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Eugene Weekly : Theater : 10.19.06

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Falls to Climb

Bat Boy: The Musical rocks ACE.

BY SHARLEEN NELSON

Since first gracing the 1992 cover of the supermarket tabloid the Weekly World News, Bat Boy has reportedly led police on a high-speed chase, helped troops capture Saddam, bit Santa Claus, traveled into outer space and endorsed Al Gore for president in 2000.

 
Sheriff Reynolds (Bruce McCarthy) confronts Bat Boy (Chris McVein).

But now, the "true" story of Bat Boy can be told … in song, no less. Bat Boy: The Musical, an off-Broadway hit written by Keythe Farley and Brian Flemming with music by Laurence O'Keefe, opened Friday the 13th at Actors Cabaret of Eugene (ACE).

The play begins in a subterranean cave where a trio of stoned teenagers stumbles upon a half human/half bat creature (Chris McVein) that has long been the source of legend in the West Virginia town of Hope Falls. "We are totally keeping him!" Ron Taylor (Tyler Holden) proclaims. But when his sister Ruthie (Laura Holden) offers the Bat Boy some of her Fritos and he bites her, Ron and his brother Rick (Colin Gray) knock him unconsious, put him in a burlap sack and hand him over to Sheriff Reynolds (Bruce McCarthy). Reynolds promptly delivers the creature to the home of the local veterinarian, Dr. Thomas Parker (Tony Joyner), for discreet disposal.

Meredith Parker (Erica Jean) and the Parkers' boy-crazy daughter Shelley (Rebecca Teran) find the pointy-eared Bat Boy locked in a spare animal cage. Meredith is strangely drawn to the ugly boy and tries to coax him into eating her home-cooked stew. When her husband comes home and begins the mercy killing, Meredith convinces him to spare the boy, whom she has renamed Edgar.

Edgar is a quick study. He is soon rattling off facts and figures, reciting poetry and Bible scripture and daintily sipping tea from a cup. Edgar decides to "come out" at the town's biggest social event — a tent revival featuring a charismatic preacher, the Reverend Billy Hightower (Marc Innocenti). At first, the townsfolk are naturally curious and tolerant, but when their cows start dying of a mysterious plague, Bat Boy becomes a scapegoat.

Poor Bat Boy! All he wants is for people to like him. He'll mow your lawn, teach a yoga class, join your carpool — even drive the car. Is it so wrong that he prefers cute furry forest animals to soy? He almost wins the people over, but when news comes that Ruthie has died, presumably from Bat Boy's bite, they quickly turn on him. The frightened Bat Boy flees into the forest where in the dramatic finale we learn the true tragic story of Bat Boy through a series of flashbacks narrated by Meredith and Dr. Parker.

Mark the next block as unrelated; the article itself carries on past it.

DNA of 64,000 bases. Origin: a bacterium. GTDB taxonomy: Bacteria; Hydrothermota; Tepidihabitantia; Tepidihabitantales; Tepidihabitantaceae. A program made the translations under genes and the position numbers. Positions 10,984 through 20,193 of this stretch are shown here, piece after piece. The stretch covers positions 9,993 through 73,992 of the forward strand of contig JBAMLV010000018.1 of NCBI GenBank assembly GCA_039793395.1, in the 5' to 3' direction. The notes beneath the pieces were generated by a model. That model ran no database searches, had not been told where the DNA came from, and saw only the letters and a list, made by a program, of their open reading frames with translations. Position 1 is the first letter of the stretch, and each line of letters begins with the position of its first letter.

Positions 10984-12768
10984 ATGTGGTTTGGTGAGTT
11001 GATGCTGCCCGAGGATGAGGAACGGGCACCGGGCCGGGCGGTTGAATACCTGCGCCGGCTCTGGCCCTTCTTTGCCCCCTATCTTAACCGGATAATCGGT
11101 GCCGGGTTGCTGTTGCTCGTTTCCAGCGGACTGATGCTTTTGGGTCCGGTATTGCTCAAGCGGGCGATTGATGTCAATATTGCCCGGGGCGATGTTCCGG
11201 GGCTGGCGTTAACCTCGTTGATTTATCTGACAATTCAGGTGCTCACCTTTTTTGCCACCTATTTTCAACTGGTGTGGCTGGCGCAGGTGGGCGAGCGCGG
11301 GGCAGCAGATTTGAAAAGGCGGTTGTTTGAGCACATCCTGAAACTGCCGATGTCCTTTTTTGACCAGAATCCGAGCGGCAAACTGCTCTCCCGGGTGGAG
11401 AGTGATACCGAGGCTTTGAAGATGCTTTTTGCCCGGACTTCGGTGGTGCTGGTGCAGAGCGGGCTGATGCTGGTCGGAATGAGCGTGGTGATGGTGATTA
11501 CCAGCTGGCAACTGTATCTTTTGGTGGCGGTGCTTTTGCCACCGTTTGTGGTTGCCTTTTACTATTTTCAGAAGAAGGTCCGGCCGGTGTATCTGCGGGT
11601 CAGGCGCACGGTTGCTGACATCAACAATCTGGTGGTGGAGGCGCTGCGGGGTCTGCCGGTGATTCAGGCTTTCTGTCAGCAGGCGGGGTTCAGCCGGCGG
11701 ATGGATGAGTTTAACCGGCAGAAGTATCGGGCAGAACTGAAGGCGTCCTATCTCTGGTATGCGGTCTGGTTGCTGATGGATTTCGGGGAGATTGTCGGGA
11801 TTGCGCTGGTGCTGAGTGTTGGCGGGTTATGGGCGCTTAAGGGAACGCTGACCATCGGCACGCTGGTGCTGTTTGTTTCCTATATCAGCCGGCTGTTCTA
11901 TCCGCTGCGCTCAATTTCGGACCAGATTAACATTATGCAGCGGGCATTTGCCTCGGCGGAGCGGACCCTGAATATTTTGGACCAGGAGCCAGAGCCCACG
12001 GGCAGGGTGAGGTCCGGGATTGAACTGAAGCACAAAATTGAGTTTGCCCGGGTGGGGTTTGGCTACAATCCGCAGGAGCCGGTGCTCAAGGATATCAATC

Director Joe Zingo has assembled a highly accomplished cast, beginning with McVein. Not only does he possess a stunning voice, but with his thin body frame, pale skin and shaved head, he physically captures the creature's essence, particularly early in the show as he tilts his head and moves ferally or hangs nimbly upside down inside his cage. He's equally convincing as the emerging and articulate young man.

Jean puts in a superb performance as Meredith, encapsulating the role of a small-town housewife. Her strong vocals shine, especially in the moving lullaby "A Home for You." Joyner is excellent in his role as the tormented Dr. Parker, who convincingly fluctuates between compassionate veterinarian and jealous raging murderer. Teran is delightful as Shelley, who goes from mixed-up teenager to mixed-up teenager in love. Teran's sweet voice resonates in "Mine All Mine," a tender duet shared with McVein.

Supporting cast members include a very funny Margaret Innocenti as aggrieved mother Mrs. Taylor. Marc Innocenti as the Reverend Hightower impressed the audience with his aria-style rendition of "A Joyful Noise." And Don Kelley rocks as forest king Pan.

With witty dialogue, catchy songs, over the top small-town characters and plenty of tabloid plot twists interspersed with deeper themes of tolerance and acceptance, Bat Boy: The Musical is good, campy fun.

Bat Boy: The Musical continues Oct. 20, 21, 27, 28 and Nov. 3 and 4. Call 683-4368 for tickets.





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